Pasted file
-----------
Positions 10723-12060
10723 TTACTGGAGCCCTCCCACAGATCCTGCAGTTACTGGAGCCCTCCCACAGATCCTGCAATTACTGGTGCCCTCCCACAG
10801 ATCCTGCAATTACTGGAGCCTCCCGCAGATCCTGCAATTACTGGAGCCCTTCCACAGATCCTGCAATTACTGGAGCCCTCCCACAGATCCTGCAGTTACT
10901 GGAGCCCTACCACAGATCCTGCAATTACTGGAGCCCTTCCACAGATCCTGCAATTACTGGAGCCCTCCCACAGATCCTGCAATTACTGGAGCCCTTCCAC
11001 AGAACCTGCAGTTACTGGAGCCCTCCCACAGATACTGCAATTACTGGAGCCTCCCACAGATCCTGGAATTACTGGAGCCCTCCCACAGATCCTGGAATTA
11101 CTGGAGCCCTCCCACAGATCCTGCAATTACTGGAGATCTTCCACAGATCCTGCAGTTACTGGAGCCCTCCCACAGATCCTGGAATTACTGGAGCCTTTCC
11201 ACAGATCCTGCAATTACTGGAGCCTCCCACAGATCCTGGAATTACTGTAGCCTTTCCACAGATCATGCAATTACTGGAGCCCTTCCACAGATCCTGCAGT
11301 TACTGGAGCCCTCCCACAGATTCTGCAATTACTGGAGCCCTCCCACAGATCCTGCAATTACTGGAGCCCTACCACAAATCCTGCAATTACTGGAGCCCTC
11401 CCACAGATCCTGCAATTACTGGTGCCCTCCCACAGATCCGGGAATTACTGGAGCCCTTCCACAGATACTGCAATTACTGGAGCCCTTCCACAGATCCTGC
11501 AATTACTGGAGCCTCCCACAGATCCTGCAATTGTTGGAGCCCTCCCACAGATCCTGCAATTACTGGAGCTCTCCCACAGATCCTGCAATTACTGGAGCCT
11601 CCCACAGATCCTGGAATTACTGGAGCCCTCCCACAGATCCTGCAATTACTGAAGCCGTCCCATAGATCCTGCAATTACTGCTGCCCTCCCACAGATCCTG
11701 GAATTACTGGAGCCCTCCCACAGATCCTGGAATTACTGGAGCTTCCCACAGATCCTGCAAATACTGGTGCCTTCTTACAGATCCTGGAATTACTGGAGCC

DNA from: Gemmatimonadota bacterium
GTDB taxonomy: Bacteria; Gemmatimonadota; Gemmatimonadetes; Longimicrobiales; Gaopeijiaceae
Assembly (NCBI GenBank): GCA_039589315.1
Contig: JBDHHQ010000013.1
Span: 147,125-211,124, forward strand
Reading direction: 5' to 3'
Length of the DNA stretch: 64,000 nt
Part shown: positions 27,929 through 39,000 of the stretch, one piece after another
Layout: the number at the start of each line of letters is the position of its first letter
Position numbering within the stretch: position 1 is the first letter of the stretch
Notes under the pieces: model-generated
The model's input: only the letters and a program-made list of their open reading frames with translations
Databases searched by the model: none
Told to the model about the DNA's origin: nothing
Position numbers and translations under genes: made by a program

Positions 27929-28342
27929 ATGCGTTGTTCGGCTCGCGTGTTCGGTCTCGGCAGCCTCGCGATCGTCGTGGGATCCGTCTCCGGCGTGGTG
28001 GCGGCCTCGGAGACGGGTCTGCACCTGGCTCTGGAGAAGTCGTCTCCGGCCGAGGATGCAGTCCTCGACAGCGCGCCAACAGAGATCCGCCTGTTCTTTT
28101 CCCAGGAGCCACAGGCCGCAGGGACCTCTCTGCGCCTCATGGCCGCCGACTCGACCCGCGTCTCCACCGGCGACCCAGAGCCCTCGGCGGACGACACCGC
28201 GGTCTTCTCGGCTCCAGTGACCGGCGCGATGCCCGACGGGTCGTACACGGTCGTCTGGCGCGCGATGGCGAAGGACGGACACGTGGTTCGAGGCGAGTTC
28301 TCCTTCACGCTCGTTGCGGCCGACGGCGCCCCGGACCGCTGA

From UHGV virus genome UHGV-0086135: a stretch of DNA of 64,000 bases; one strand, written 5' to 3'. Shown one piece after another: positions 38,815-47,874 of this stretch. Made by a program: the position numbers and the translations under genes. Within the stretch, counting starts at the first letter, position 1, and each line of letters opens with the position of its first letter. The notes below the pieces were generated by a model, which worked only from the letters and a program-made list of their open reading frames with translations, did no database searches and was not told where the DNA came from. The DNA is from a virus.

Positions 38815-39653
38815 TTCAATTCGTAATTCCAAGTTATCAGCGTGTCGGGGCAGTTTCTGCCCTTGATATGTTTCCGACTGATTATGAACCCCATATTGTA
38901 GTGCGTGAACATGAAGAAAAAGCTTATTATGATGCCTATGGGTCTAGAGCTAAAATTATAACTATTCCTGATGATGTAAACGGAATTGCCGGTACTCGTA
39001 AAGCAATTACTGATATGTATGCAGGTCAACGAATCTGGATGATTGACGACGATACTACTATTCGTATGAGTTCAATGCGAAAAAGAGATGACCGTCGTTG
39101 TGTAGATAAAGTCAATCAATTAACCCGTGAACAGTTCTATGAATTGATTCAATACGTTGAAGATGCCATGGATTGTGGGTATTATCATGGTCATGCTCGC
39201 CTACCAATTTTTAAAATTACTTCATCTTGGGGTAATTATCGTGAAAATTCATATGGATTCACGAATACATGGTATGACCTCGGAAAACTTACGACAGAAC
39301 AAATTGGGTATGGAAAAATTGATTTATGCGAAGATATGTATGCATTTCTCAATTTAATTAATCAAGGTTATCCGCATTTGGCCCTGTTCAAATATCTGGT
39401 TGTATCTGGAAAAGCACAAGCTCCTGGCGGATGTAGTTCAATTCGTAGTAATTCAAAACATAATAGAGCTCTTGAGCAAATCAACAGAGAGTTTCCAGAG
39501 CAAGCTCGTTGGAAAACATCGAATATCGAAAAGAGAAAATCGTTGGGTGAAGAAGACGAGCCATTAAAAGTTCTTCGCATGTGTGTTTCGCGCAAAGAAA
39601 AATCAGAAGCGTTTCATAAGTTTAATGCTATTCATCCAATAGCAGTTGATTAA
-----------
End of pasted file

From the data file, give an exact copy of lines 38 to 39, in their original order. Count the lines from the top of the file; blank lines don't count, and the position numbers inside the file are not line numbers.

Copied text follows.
39001 AAGCAATTACTGATATGTATGCAGGTCAACGAATCTGGATGATTGACGACGATACTACTATTCGTATGAGTTCAATGCGAAAAAGAGATGACCGTCGTTG
39101 TGTAGATAAAGTCAATCAATTAACCCGTGAACAGTTCTATGAATTGATTCAATACGTTGAAGATGCCATGGATTGTGGGTATTATCATGGTCATGCTCGC